January 26, 2016
Anyone who is anyone in the indie film world is presently in Park City, Utah attending this year’s Sundance Film Festival. Of course, it’s impossible to see all the nearly 200 films making their debut at Sundance. As we explain, seeing some of the hottest titles at the festival requires hours of waiting in line for screenings that are often over capacity, thus leaving dozens out in the cold. Literally and figuratively.
Some of the biggest headlines at this year’s Sundance were made by Amazon and Netflix. Though both distributors have previously had a presence at Sundance, this year they went on a buying spree, shelling out big bucks to snap up a number of buzzworthy films. The industry now is watching closely how the distribution of these acquisitions is handled and whether the companies are capable of turning them into financial successes.
Meanwhile, the controversy over the lack of diversity for this year’s Oscar nominations continues to boil over. With talk of boycotts and accusations of racial bias, the Academy of Motion Picture Arts and Sciences announced some drastic steps it plans on taking to rectify the situation. Unfortunately, this only caused the debate to become even more boisterous.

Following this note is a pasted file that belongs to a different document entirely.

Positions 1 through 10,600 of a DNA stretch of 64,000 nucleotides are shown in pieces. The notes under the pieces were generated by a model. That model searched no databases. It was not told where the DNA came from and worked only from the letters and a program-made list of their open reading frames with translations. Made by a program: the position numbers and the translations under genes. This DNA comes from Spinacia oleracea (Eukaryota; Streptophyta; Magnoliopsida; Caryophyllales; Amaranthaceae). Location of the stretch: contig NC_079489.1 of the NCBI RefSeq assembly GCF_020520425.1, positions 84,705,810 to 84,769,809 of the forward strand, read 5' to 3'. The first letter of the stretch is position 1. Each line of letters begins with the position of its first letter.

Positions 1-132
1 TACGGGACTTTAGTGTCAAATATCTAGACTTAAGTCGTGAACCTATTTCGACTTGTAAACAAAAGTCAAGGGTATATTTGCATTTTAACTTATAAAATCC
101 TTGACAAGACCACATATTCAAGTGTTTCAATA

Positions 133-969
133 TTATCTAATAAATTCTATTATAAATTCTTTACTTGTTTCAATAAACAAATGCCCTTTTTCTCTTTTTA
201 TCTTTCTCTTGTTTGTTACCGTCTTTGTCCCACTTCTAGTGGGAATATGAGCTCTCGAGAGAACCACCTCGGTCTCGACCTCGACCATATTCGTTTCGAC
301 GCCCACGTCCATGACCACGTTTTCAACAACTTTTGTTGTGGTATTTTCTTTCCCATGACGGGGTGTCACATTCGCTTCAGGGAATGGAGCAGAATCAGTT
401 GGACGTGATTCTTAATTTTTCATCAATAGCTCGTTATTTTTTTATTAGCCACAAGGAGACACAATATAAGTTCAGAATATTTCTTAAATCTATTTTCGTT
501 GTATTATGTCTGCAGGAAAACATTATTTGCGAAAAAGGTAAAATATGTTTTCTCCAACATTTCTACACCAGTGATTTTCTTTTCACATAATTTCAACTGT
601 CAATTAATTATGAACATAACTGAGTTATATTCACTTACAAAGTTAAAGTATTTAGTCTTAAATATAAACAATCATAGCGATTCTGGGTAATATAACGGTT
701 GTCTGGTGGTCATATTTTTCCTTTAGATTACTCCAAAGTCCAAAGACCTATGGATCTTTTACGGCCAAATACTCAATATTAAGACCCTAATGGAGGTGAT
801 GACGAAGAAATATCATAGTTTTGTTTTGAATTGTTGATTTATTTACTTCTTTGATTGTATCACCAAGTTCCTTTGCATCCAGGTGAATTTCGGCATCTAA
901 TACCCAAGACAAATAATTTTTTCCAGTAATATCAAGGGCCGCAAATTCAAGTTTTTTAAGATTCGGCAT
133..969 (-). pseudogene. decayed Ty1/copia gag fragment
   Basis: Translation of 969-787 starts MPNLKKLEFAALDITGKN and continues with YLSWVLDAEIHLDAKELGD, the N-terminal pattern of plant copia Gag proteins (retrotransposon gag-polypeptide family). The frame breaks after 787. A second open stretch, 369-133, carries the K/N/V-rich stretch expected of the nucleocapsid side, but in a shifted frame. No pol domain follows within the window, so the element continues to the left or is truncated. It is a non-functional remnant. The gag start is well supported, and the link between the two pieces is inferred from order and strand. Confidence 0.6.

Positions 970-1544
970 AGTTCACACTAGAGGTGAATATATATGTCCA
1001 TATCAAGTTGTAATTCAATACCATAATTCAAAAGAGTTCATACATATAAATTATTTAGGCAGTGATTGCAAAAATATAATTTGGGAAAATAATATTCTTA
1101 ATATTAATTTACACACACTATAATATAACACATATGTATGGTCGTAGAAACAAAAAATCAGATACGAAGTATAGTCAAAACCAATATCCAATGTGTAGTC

Of course we also cover the week’s top entertainment news including the Grammy Awards will go live, Bette Midler will be going to Broadway and actress Gillian Anderson balks at being paid half of what David Duchovny makes for the “X-Files” reunion.
January 18, 2016
With Netflix now available in 190 countries, the upstart video-on-demand service has grown so big Hollywood studios and television networks are getting seriously worried. Sure, they’ve earned millions by licensing their content to Netflix, but they now find themselves competing with the company for new projects, not to mention the industry’s most sought after talent.
TV networks are especially upset Netflix can claim to be a success without ever revealing their ratings. Some have even gone so far as to commission studies to determine the true viewership of Netflix programming. Meanwhile, Netflix has become concerned about viewers bypassing geographic restrictions by subscribing to their U.S. service from international territories.
When it came to this year’s Academy Awards nominations however, Netflix was overlooked in all of the major categories. So were minorities. For the second year in a row all of the acting nominations and those for best director went to caucasians, giving rise to a repeat of the #OscarsSoWhite social media campaign.
Of course we also cover the week’s top entertainment news including NBC’s plans to produce a live version of the musical “Hairspray”, Al Jazeera America is being shut down and the death of actor Alan Rickman.